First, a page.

Both hair straighteners are powered by a rechargeable battery – GHD says this offers 20 minutes of styling time when using the Unplugged to style hair, whereas the Dyson Corrale lasts slightly longer between charges at 30 minutes. The GHD Unplugged also takes longer to charge, requiring two hours to take the battery from zero to 100%, while the Dyson Corrale can do this in 70 minutes.
The GHD Unplugged offers just one temperature for styling – 365 F / 180 C, making it good for those with fine hair, as temperatures above this can cause serious heat damage. The Dyson Corrale meanwhile offers three temperature settings; 330 F / 165 C, 365 F /180 C, and 410 F / 210 C, ensuring those with a wide range of hair types will find it effective at styling in one pass.
The GHD Unplugged comes in black or white versions, while the Dyson Corrale is available in a range of vibrant shades including purple, red, blue, and nickel, although this shade comes with a bright fuschia accent.
Features on test
When it comes to styling hair both into a sleek smooth style, and creating soft waves, both hair straighteners were simple to use and able to smooth or curl our fine, shoulder-length hair in one pass, ensuring we weren’t drying out our locks.
However, the size and the weight of the Dyson Corrale meant we found our arm ached after curling our whole head of hair, and it also wasn’t as easy to slip into our bag and carry around for touch-ups.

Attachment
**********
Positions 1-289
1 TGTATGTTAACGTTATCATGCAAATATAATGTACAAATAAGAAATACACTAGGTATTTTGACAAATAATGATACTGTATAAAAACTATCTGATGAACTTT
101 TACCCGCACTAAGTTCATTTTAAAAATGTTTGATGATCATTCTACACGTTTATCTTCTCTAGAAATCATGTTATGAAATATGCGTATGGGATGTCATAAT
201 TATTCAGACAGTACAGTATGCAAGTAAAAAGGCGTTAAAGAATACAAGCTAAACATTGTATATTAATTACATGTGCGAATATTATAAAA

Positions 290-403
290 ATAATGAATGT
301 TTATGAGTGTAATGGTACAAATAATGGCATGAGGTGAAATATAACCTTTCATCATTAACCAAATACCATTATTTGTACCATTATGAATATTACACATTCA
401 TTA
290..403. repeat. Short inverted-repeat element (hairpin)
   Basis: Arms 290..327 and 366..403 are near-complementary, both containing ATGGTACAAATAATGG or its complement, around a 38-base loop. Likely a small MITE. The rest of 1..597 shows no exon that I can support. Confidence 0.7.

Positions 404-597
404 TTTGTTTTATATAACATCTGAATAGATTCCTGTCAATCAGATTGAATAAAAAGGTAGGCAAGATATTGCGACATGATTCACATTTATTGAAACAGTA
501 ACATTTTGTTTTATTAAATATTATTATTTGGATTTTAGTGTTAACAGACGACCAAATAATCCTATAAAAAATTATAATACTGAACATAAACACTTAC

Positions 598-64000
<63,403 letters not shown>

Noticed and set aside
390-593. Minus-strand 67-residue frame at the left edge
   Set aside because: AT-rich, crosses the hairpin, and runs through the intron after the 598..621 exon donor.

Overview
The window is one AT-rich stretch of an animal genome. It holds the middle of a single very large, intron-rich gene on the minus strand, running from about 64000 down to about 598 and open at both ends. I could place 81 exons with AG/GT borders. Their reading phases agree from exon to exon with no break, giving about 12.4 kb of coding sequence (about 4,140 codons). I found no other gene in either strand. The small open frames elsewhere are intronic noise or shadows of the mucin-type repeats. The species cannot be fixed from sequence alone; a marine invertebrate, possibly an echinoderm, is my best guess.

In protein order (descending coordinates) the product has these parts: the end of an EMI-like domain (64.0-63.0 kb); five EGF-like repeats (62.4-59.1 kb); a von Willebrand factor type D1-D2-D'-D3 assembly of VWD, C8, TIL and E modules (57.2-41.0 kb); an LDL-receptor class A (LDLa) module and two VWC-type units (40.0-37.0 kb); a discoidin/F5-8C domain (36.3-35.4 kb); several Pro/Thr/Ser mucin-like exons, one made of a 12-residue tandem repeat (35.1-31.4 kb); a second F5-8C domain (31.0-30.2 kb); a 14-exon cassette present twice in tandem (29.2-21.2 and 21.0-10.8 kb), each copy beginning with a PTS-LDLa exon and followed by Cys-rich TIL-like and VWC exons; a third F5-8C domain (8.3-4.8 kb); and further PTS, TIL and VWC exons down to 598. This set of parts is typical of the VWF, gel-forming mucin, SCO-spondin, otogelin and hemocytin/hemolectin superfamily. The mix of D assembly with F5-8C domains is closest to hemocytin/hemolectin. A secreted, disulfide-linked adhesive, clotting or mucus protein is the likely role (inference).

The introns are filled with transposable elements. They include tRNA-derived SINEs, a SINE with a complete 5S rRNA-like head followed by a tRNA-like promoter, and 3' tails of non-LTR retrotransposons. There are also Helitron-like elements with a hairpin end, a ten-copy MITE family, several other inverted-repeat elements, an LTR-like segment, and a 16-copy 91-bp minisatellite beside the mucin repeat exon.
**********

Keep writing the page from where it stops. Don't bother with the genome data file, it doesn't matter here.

That said, there are some features on the Dyson Corrale that set it apart from the GHD Unplugged hair straighteners. There’s a lock that keeps the plates together when they’re not in use, which is extremely handy to prevent any damage when you’re not using them.
The Dyson Corrale also benefits from an OLED screen that offers a more accurate battery level than the GHD Unplugged, which just has four LEDs below the power button to indicate how much battery is left.
The Dyson Corrale also benefits from being able to double as mains-powered hair straighteners. While the GHD Unplugged can be used when the battery is being charged by the bundled USB-C cable, the Dyson Corrale builds on this with a swivel connector that enables the cable to rotate through 360 degrees. This means you can manipulate the styler in all directions – something that happens when you’re curling hair more than straightening it.
When it comes to choosing the right cordless hair straightener, in our eyes the GHD Unplugged is the best for most people. While we don’t like to tell you which is best for your needs, it’s lightweight, more compact and more affordable than the Dyson Corrale.
The battery life is shorter than the Dyson’s cordless styler, but chances are you’re investing in a cordless straightener to slip in your bag for touch-ups, so 20 minutes is more than long enough for this purpose.
However, if you have thick hair, you may find the higher temperature that the Dyson Corrale can reach, better for ensuring you can style your hair with one pass, rather than having to repeatedly use the straightener on the same section which dries out the hair, causing split ends.
The fact it can be used on mains-power and has the same swivel connector found on wired straighteners, means it’s also the best choice for anyone looking to replace an existing hair straightener with one that can be used on the go as well.